On the drive home, Jeremy asked his wife about her sister. She answered she didn’t know for sure, but she didn’t seem to be herself; that she was troubled by something. Jeremy observed as far as he knew she was happily married to Lonnie, and his wife agreed. Cindy said it maybe nothing more than the death of their father, but there seemed to be more to it somehow. Jeremy suggested work, and Cindy didn’t think so; Becky was good at her job. Jeremy was out of theories, and suggested they wait to see if anything revealed itself. Cindy agreed.


The following Tuesday they met at the lawyer’s office for the reading of the will. When the lawyer read the name Julien LaFarge there was a stunned silence. The lawyer told the siblings he had a letter from their father he wanted to read to them.

He read the letter in which the father told of his relationship with Yvonne LaFarge and the son it produced. Their father said Yvonne was the love of his life, but circumstances greater than they determined what happened. He asked for no forgiveness and offered no apology. That was it.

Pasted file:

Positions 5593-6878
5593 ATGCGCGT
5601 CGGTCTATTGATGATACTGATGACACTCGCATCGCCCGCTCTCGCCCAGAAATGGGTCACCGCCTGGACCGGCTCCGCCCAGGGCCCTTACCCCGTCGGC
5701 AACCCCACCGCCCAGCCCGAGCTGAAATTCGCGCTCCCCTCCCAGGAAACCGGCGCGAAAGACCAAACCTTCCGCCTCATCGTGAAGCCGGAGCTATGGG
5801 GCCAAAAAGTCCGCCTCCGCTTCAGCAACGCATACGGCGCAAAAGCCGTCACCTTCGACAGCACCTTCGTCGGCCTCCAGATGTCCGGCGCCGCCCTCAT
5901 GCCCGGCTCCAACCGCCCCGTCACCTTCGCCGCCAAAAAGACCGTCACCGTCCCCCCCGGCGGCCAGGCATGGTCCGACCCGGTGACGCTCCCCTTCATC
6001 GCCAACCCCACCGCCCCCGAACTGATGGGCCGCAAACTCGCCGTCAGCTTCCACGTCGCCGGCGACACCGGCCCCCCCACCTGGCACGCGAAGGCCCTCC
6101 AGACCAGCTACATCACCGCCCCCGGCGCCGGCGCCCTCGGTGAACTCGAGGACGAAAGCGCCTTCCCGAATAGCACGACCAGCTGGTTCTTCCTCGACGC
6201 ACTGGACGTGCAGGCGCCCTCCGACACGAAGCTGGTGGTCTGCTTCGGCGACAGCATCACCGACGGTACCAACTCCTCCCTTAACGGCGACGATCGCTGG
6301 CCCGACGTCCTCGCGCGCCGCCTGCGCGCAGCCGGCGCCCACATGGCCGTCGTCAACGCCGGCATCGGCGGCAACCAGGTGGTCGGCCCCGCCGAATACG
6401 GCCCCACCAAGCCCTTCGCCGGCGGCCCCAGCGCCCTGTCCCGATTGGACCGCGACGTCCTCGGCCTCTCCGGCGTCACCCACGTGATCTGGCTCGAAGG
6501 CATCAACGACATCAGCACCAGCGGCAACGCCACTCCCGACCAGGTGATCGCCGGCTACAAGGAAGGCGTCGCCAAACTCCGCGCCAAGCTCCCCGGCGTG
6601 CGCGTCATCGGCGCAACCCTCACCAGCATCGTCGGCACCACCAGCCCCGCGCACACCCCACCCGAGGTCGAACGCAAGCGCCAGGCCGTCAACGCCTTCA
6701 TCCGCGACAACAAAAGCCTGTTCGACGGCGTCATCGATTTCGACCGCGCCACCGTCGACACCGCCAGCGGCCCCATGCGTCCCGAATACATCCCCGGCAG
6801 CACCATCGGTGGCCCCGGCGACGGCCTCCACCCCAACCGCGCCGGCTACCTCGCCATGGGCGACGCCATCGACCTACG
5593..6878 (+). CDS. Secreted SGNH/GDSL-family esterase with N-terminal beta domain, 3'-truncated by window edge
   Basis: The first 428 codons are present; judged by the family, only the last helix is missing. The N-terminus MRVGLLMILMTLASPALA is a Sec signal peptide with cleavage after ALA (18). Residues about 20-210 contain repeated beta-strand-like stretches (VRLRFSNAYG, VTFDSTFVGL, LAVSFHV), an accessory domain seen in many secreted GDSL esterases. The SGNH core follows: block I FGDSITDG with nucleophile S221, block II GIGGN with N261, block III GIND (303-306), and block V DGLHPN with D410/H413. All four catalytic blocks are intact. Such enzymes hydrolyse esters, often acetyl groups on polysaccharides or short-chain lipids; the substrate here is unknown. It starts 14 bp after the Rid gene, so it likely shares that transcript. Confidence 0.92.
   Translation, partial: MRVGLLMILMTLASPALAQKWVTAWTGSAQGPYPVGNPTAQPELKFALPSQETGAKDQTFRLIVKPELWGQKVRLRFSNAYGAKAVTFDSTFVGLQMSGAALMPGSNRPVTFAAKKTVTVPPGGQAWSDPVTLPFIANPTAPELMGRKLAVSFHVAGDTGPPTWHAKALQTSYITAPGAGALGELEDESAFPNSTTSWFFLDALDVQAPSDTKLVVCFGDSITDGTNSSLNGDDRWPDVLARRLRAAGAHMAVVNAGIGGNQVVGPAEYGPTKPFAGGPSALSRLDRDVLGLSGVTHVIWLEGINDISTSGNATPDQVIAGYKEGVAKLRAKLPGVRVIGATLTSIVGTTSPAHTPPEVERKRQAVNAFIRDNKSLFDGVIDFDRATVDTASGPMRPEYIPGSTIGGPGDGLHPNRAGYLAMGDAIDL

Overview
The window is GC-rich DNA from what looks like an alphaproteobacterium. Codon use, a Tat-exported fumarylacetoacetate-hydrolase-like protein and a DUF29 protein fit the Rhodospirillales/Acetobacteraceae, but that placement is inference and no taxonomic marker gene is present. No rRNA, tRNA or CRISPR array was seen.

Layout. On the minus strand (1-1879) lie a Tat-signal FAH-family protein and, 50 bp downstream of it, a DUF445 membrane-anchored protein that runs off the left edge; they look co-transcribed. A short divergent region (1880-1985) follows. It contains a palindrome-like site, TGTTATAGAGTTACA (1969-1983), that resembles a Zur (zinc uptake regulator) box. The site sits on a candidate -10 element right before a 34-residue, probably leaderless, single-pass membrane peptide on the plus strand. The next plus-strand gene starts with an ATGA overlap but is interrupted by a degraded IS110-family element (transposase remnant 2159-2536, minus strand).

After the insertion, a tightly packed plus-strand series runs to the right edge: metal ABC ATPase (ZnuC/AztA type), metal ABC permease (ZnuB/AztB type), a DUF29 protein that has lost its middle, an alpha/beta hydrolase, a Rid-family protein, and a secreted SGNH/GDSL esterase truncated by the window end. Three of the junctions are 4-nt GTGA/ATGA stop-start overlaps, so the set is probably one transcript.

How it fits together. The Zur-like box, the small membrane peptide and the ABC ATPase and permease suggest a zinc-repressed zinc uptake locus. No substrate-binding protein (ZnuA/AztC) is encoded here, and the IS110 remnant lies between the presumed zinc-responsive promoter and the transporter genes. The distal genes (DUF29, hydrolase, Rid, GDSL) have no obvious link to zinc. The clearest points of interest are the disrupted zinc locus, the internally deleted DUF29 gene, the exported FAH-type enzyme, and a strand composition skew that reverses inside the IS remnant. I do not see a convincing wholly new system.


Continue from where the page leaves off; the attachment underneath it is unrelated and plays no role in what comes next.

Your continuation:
Becky was sitting at the counter when she saw Cindy’s car pull into the driveway. She got a coffee cup and prepared it. Cindy came into the house and Becky pointed to the coffee, and Cindy picked it up, and said,

            You knew?



            I came across a letter cleaning out Dad’s books.

            But you weren’t going to tell us?

            Yes, that’s right.


            What good would it do?

            We could have shared the pain. Did you tell Lonnie?


            You were going to keep the pain all for yourself?

            Yes. As an act of sacrifice.

Becky went to the bookcase, and took out the bible, and handed her sister the letter. Becky put the letter back into the bible after her sister read it.

            There remains a problem with this.

            What’s that?

            Trust. Whatever your justification you kept the truth from me and Gordon.

            Yes. I hope you’d understand is all.

            That may take some time.

            Of course.

Cindy put the coffee cup on the counter, looked at her sister, hesitated, and turned toward the door.





Thursday, March 01, 2012                        1368 words